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Retirement Planning > Retirement Investing

Ireland, Spain Feel Pain of Austerity

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A poll of Ireland’s citizens indicates deep division over the rescue package the country has accepted from the European Union (EU) and International Monetary Fund (IMF). In a survey published Saturday, when asked if they supported the bailout, 51% said they do, but 56% said that the country had surrendered its sovereignty in accepting it. According to a Reuters report, 68% believe that the budget passed on Wednesday is unfair, laden as it is with austerity measures.

Those responding to the poll indicated a belief that the Fine Gael party would form a coalition with the Labor party in an ouster of Fianna Fail, the ruling party that negotiated the bailout and devised the budget. Fine Gael has called for renegotiation of the bailout terms. That may not be possible, particularly since on Friday Moody’s slashed the nation’s credit rating by five notches, leaving it hovering near junk status.

The Irish aren’t the only ones feeling the pain of belt tightening. In Spain, unions marched Saturday against that country’s austerity measures, and threatened another general strike if plans to raise the retirement age were not abandoned. The government, as part of its austerity plan to avoid having to seek a bailout as Ireland did, intends to raise the retirement age from 65 to 67, a deeply unpopular idea.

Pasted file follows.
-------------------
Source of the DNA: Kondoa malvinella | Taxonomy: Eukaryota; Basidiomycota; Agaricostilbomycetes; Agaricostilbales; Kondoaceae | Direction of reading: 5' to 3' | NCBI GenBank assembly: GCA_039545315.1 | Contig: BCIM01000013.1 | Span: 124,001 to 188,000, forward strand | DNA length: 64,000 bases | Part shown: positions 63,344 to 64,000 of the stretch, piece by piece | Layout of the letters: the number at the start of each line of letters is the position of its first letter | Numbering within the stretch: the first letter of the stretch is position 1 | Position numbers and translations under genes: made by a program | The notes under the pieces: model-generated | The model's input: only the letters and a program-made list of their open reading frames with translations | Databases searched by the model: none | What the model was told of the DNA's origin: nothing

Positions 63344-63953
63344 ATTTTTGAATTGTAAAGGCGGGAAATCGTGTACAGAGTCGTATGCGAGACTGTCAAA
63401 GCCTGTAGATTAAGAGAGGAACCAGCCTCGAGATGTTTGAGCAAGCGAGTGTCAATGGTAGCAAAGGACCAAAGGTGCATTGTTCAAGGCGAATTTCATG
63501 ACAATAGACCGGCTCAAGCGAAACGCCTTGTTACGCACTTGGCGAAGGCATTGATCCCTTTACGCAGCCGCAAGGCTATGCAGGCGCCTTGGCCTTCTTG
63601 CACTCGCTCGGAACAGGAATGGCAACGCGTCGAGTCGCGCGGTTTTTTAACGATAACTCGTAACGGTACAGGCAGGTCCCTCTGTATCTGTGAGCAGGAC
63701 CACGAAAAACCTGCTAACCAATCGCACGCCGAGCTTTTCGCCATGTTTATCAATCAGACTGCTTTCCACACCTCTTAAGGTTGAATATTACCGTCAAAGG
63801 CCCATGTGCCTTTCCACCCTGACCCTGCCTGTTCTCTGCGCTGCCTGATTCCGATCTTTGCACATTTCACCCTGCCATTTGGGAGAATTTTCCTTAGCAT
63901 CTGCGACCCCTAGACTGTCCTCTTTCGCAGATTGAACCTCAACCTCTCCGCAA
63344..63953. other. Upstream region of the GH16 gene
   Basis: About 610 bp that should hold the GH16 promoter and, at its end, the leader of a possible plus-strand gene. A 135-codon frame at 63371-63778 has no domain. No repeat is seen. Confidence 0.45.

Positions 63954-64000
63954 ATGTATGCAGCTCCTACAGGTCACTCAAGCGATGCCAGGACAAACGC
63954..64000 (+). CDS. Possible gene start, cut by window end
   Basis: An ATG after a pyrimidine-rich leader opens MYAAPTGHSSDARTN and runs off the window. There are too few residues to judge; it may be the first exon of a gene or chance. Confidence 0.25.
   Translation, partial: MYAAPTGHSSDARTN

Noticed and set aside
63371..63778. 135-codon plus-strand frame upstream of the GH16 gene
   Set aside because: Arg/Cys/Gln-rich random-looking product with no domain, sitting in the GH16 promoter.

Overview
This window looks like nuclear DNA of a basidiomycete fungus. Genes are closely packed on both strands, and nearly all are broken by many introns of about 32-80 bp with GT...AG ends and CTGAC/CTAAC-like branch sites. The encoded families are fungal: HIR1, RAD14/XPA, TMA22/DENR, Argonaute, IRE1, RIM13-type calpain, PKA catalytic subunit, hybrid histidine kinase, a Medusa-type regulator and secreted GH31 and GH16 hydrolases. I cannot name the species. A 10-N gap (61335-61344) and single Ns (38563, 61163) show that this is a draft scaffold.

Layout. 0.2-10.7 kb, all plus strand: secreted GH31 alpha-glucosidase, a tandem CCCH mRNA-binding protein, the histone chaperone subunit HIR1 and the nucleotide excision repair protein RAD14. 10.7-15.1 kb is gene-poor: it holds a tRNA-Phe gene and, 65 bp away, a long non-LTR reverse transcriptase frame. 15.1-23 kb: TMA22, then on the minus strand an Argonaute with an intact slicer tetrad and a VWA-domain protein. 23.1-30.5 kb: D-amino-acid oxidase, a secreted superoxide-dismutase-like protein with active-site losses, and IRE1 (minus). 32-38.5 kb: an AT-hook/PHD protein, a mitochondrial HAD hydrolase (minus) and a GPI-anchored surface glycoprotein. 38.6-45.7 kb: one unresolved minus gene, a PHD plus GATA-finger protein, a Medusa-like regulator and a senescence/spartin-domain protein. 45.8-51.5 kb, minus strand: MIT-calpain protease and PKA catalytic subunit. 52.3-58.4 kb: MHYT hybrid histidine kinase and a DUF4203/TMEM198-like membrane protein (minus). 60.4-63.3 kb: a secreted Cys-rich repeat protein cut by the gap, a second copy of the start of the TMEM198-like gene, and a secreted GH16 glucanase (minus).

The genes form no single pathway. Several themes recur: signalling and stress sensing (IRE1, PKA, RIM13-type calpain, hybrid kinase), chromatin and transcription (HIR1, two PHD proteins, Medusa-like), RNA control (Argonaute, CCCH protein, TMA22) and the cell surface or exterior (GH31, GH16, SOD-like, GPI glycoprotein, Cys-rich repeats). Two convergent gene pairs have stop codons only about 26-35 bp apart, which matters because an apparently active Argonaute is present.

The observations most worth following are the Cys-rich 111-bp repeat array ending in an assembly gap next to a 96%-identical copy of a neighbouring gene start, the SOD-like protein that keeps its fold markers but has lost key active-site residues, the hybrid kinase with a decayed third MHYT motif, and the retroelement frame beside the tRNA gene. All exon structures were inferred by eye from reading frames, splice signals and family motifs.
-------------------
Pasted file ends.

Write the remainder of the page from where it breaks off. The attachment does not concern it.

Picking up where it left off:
Ignacio Fernandez Toxo, the leader of Spain's largest union, CCOO, said, “Sixty-seven marks the boundary for an agreement or not … [if the plan goes ahead] there will be a general strike and it will be in January.” Spaniards have not been happy with Madrid’s efforts to fix the nation’s economy; on Dec. 3 its air traffic controllers called a wildcat strike that led to a state of emergency as the nation sought to avoid a repeat of the turmoil that ensued.

Spain is the fourth largest economy in the euro zone and is teetering on the edge of its own rescue; just last Wednesday Moody’sput the country on review for a possible downgrade in its credit rating, citing concerns over its debt levels at banks and regional governments. Spain’s bond spreads crept higher at an auction on Thursday.


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